Lyft, Uber Shares Jump on Delay in California Driver Rule
Comment of the Day

August 21 2020

Commentary by Eoin Treacy

Lyft, Uber Shares Jump on Delay in California Driver Rule

This article by Jim Silver and Esha Dey for Bloomberg may be of interest to subscribers. Here is a section:

Lyft and Uber shares erased earlier losses to jump higher after the companies were spared from having to rapidly convert their California drivers to employees by a state appeals court

Shares of both companies had dropped earlier after Lyft said it will suspend its rideshare operation in California at 11:59 p.m. Pacific time today

“We don’t want to suspend operations. We are going to keep up the fight for a benefits model that works for all drivers and our riders,” Lyft said in statement

Lyft shares rose as much as 8.7%, Uber gained 7.8%

NOTE: Earlier, Former Uber Security Chief Charged With Obstruction of Justice

Eoin Treacy's view

Tax codes generally favour business owners. It is in the public good to foster business creation because that improves the potential for new jobs to be created by entrepreneurs. The sole proprietor gains many of the benefits of business tax treatment, but also gives up the safety net provided by companies in the form of benefits. They lose access to unemployment benefits and the old age pension/social security benefits are also not as generous. In return sole proprietors generally pay less city, state and federal taxes than corporations do.

California decided almost a year ago that almost all contract worker should be classified as employees. That was aimed almost exclusively at ridesharing. However, it also applied to the thousands of other occupations where people have tended to set their own hours. That’s particularly true of the entertainment industry or anything related to the creative process.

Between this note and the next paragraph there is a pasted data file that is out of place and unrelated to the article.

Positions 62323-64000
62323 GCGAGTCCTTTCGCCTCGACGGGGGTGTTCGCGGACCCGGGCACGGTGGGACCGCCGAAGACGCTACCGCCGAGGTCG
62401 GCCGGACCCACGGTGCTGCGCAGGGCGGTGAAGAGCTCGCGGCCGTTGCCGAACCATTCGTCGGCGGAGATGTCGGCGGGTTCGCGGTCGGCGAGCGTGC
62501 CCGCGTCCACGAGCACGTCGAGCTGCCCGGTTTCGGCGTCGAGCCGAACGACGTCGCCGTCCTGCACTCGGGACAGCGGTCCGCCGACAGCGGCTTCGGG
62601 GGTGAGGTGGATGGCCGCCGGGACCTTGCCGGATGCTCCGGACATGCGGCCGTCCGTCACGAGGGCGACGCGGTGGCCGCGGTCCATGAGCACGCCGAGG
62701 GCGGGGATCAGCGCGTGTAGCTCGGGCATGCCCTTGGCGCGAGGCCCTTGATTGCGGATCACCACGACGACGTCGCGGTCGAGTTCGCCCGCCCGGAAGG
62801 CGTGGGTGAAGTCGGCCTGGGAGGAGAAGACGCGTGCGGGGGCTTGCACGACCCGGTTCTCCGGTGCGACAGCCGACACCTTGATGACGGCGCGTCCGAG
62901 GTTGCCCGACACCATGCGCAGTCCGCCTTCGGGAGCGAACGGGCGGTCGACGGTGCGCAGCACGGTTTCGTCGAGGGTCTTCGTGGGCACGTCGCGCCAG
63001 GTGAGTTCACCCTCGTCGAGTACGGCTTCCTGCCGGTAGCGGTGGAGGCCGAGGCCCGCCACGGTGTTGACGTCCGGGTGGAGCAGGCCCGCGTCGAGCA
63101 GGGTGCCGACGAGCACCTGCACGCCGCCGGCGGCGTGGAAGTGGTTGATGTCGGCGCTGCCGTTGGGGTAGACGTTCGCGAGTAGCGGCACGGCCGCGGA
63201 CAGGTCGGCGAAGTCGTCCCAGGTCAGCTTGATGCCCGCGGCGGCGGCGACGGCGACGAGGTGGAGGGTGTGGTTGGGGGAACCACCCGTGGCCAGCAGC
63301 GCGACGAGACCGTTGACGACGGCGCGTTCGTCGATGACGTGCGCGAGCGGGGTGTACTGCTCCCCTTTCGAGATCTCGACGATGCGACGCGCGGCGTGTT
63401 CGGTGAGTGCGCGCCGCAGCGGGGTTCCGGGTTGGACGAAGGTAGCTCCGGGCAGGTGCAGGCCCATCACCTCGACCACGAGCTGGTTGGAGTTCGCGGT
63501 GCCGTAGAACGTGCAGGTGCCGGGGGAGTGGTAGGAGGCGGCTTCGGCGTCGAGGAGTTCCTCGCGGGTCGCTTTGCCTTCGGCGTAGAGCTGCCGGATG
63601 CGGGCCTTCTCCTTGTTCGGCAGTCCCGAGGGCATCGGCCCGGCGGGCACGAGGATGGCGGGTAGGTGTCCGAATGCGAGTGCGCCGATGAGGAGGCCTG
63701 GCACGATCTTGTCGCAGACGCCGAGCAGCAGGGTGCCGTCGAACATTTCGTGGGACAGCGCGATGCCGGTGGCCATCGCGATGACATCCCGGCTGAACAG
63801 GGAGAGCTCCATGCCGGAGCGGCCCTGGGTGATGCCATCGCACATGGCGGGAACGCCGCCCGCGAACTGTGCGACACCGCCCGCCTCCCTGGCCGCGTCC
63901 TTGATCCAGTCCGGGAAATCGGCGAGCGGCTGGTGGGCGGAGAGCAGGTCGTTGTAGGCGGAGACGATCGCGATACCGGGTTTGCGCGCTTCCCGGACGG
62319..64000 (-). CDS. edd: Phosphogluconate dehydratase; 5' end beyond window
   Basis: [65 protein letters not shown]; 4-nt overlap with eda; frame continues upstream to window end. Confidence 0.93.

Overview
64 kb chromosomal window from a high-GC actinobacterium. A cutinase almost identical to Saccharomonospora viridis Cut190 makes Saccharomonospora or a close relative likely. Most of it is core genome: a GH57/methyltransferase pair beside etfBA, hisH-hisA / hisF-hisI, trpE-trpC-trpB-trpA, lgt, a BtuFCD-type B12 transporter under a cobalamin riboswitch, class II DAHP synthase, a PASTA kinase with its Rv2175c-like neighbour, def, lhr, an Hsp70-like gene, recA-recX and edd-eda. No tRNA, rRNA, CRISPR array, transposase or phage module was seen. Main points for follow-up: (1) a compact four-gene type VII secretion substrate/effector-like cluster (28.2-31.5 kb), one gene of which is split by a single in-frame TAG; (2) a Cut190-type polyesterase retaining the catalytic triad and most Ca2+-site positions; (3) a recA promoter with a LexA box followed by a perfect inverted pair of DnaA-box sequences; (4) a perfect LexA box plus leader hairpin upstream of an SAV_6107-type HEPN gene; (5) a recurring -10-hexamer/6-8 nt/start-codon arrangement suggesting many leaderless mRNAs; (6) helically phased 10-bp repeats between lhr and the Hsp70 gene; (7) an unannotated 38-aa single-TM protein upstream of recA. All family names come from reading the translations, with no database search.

I know plenty of people who missed out on work from companies outside California because they were worried about having to classify them as employees. Meanwhile workers outside California can pitch for work without being classified as a California employee.

California is moving progressively towards a nanny state solution where unionisation of every workers is the ultimate goal. That steady march towards socialism is being aided by the single party system. That’s one of the biggest challenges for the US political system. There is no political discourse in single party states because it is futile. That means the trend of law is towards greater control. The small number of battle ground starts are the only places where there is competition to appeal to the interests of voters. 

Uber and Lyft already have difficulty making a profit. If they are forced to become employers rather than facilitators of trade it represents an existential threat. Meanwhile they are unlikely to be the first to deliver on autonomous driving which is the only viable route to the outsized profits demanded by their valuations.  

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